When doctors graduate from their chiropractic course they receive two letters behind their name: DC. While traditionally it stands for ‘Doctor of Chiropractic’, the letters better describe what the act and art of chiropractic is really about: being a ‘Doctor of Cause’.
What the physical body may be showing as symptoms might just be the tip of the iceberg. The goal of chiropractic is to look below the surface (aka: the symptoms) and seek information from the body’s ‘motherboard’: the nervous system.
Physical Symptoms: the Body Speaking On The Surface
Like the crew aboard the Titanic, many are quick to see only what’s exposed on the surface. In chiropractic, the surface of aches, pains or other ailments occurring in the physical body. Similarly, it’s often that emotional stress is addressed and cared for from a surface, ‘band aid’ solution type relief. Yet what’s coming up on the surface of a body—manifesting in physical, mental or emotional pain or distress—is often an indicator of a more deeply rooted issue within. Namely, within the nervous system.
Developmental Biologist Bruce Lipton breaks down how the nervous system works into a simple statement: that the function of the nervous system is to perceive the environment and coordinate the behavior of all the other cells. Keeping that in mind, and seeing the nervous system as responsible for coordinating the behavior of all the other cells, solving a problem with leg weakness or cramping, or perhaps some digestive issues shifts from looking at the site of the discomfort and to the central processing unit that’s trying to make the whole system work.
Effects of Nervous System Interferences
The spine is home to an intricate bio-computer controlling our entire human body. Because no two nerves are alike, and because our bodies manage to control and complete so many functions, it should come as no surprise that we can isolate certain physical functions to areas of the nervous system that correlate with different vertebrae of the spine.
For example, the very top of your spine that sits just below your skull is your cervical spine, which runs just below the top of your shoulders. This area of your nervous system controls nerve supply to the shoulders, arms and hands. It’s responsible for maintaining the inner ear/middle ear, the sinuses, vocal chords, thyroid gland, and more tissue, glands and organs.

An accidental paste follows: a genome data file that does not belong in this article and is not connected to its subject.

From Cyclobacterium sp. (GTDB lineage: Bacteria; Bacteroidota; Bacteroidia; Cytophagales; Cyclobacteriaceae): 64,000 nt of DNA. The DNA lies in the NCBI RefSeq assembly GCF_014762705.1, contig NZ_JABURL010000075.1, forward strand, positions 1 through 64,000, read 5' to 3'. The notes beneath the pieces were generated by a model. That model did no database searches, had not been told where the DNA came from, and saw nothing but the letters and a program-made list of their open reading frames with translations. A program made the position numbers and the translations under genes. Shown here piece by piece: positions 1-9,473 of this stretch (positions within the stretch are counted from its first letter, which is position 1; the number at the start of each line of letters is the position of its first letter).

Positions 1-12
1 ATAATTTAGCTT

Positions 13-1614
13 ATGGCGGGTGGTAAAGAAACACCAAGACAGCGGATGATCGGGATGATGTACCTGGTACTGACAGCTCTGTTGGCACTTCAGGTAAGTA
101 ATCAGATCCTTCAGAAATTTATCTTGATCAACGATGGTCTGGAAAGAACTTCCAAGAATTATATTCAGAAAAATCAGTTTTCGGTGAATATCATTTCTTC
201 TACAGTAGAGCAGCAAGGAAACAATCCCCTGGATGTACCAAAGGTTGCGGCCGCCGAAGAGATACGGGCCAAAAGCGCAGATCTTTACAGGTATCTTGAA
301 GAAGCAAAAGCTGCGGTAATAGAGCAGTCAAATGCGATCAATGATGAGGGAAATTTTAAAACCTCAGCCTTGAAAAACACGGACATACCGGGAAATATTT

In our clinical practice we have found interference to the nervous system in the cervical spine can manifest in many things from colic and excessive crying in infants, to balance and coordination or vertigo and dizziness problems. And that’s just a couple possible symptoms of a long list.
Awareness, Answers, Action Plan
We often have patients come through our doors when they’re desperate: for relief, for peace, for ease, for healing. At that point, topical pains and issues have taken an even deeper root in the body, impacting the mental and emotional body as well. When we dig in with a client and are able to discover the real cause behind what’s occurring in their body, the relief begins almost immediately with a simple understanding that there is hope for healing and living in optimal health.
Our ability to get them there requires understanding the cause: when we figure out the ‘why’, the ‘what’—or the treatment—can be more clearly defined. Knowing the full story, the one that only the nervous system can tell us, gives us the ability to give our patients answers to their ailments, and set up a roadmap for their care to move them out of pain and into a completely different experience of their day to day life.
Our bodies have so much to teach us, and speak to us in subtle ways that turn into loud screams when left untreated. Whether there’s significant symptoms arising or someone is simply keen to get in touch with what their body has to say, tuning in to the greatest information bank in our bodies gives us every piece of information we need to know the depth and breadth of what lies beneath the surface. And, figure out what’s really happening when something just doesn’t feel quite right.
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Disclaimer: Information contained in this blog post is for educational and general purposes only and is designed to assist you in making informed decisions about your health. Any information contained herein is not intended to substitute advice from your doctor or other healthcare professional.